Liberals fear influence of right-wing church ahead of preselection

Fears are growing within parts of the Liberal Party that members of a radical church accused of historic links with gay conversion therapies are making a bid to enter Victorian politics.

Several MPs and Liberal Party officials, speaking to The Age on the condition of anonymity, are warning next month’s preselection showdown for the Eastern Victoria Region will be a battleground for conservative forces with a member of the conservative City Builders Church seeking to replace Victorian Liberal MP Edward O’Donohue.

Christians opposed to laws banning gay conversion therapies protested outside State Parliament in February. Credit:Eddie Jim

Several Liberal sources confirmed Renee Heath, a member of the Liberal Party’s administration committee, will contest the preselection contest which comes after Mr O’Donohue announced his resignation last month.

Dr Heath is a member of the City Builders Church, which is led by her father Pastor Brian Heath, and has been accused of encouraging members of its congregation to take part in the Living Waters Program, an externally-run gay conversion “therapy” which has since closed.

Mr Heath has denied he endorses gay conversion therapy but recently told a podcast that the church had in the past helped members of the congregation who suffer “sexual brokeness” to find solutions.

Laws to ban gay conversion therapy passed Victoria’s upper house in February, making it illegal to try and suppress or change an LGBTI person’s gender or sexuality, including through faith.

According to several Liberal sources, Dr Heath has told branch members she is opposed to conversion therapy but remained concerned about any potential consequences of the legislation. Several delegates who have been contacted by Dr Heath said she was forceful in her defence of the separation between church and state, telling them, “politicians need to do politics”.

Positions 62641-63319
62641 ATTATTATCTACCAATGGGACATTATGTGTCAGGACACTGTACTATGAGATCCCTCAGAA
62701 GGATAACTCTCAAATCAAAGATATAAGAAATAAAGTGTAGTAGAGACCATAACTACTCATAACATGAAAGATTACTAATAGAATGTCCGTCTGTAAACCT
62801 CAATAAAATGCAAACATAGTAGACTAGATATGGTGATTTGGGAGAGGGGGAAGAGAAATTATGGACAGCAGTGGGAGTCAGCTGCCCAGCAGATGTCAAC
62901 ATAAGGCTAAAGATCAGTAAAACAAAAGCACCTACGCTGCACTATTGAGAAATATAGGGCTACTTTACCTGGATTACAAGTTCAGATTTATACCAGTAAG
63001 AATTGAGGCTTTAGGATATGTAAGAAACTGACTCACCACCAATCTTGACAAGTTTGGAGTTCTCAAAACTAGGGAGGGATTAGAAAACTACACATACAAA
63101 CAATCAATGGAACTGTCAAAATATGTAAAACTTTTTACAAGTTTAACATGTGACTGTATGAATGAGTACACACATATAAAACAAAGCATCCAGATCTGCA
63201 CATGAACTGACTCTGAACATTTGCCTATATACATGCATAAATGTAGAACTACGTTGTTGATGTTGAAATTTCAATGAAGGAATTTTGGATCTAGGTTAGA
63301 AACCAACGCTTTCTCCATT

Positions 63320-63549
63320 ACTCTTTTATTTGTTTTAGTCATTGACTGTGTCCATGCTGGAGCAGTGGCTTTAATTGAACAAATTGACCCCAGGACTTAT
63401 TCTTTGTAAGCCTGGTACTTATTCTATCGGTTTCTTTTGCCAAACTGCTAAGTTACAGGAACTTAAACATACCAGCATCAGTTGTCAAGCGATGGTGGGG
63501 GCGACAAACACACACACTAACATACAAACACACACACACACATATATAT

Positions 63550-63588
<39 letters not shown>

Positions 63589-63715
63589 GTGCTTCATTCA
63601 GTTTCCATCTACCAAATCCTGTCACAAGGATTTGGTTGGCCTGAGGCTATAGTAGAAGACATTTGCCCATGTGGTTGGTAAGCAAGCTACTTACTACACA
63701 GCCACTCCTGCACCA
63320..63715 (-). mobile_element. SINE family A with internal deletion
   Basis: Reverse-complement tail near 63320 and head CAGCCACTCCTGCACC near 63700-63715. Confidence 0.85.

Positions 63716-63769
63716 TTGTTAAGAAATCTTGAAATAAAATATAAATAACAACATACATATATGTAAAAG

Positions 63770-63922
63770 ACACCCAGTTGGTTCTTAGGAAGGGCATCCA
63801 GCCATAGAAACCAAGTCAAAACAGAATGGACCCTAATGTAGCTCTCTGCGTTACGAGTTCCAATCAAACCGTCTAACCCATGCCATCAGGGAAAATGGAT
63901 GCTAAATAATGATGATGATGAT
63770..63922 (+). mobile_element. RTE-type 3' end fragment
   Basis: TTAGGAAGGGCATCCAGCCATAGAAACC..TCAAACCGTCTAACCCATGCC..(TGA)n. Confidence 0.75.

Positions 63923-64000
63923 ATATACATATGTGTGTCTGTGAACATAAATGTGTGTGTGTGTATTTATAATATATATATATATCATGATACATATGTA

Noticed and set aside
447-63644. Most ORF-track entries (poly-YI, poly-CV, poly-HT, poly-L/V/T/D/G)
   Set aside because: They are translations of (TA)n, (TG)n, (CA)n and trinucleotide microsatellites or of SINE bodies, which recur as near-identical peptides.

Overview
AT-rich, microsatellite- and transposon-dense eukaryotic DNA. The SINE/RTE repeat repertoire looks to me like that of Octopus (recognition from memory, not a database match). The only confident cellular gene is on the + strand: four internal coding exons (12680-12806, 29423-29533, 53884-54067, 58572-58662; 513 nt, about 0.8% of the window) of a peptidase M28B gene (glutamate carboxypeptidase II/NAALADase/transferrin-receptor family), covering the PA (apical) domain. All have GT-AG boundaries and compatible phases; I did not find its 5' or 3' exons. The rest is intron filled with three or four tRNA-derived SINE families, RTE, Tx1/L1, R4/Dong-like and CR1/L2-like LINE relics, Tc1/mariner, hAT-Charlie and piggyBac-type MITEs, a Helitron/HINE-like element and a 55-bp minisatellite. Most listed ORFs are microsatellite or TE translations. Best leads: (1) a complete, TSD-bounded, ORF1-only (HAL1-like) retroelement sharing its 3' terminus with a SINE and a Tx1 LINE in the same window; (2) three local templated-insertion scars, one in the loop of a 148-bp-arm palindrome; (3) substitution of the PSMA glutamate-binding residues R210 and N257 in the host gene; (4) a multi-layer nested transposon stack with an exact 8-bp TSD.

The Coalition was initially divided on whether to support a ban on gay conversion therapy when it appeared before Parliament late last year but the Liberal and National parties ultimately decided to support the change and have since given an “iron-clad guarantee” not to amend the laws.

That pledge has caused some division within the state party with at least three MPs – former minister Kim Wells, Forest Hill MP Neil Angus and outspoken conservative Bernie Finn – seeking to discuss the policy further ahead of the next sitting week.

Grassroots Liberal members are expected to meet next month to pick a replacement for Mr O’Donohue with Dr Heath one of four contenders hoping to fill the vacancy.

Bernie Finn wants his party to talk about changing the gay conversion laws.Credit:Jason South

Author and magazine journalist Sue Smethurst, as well as two councillors, Cr Steve Holland from the Mornington Peninsula Shire and Catherine Burnett-Wake from the Yarra Ranges council have also been linked to the Legislative Council race.

Party officials are planning to hold a hybrid preselection, in keeping with COVID-19 rules, which will allow a selection of rank and file members to cast a vote over several sites on the same day.

One senior Liberal Party source, speaking to The Age on the condition of anonymity, said Dr Heath’s selection would be “problematic” for new leader Matthew Guy due to her association with the conservative church.

Several senior members of the City Builders Church based in Sale took high-profile roles in the anti-same sex marriage campaign and resisted changes to laws banning conversion therapy. Pastor Brian Heath did not speak publicly on the issue during the parliamentary debate. One church member speaking to The Age on the condition of anonymity said members of the congregation had raised concerns about the impact the ban could have on their religious freedoms and parenting.

The Christian right might be a problem for Matthew Guy, insiders say.Credit:Wayne Taylor

The church is one of several conservative congregations targeted in recent years by Liberal Party recruiters looking to expand the influence of the conservative right.

“They have joined in droves, and it will be a big problem for Matthew,” one Liberal Party official told The Age.

“They have caused huge problems down there, and it won’t help come election time.”

The National Party has also raised concerns about the church’s influence in local politics following a jump in the number of affiliated church members joining local branches and a recent push by one senior church figure to run for a position as a party official.

In May, members of the City Builders Church who joined the National Party pushed to debate a motion condemning the ban on gay conversion therapy at the National Party’s state conference. At the time, Victorian Nationals' leader Peter Walsh described conversion therapy as “abhorrent to society”.

Dr Heath was contacted by The Age but candidates are prevented from commenting due to party rules.

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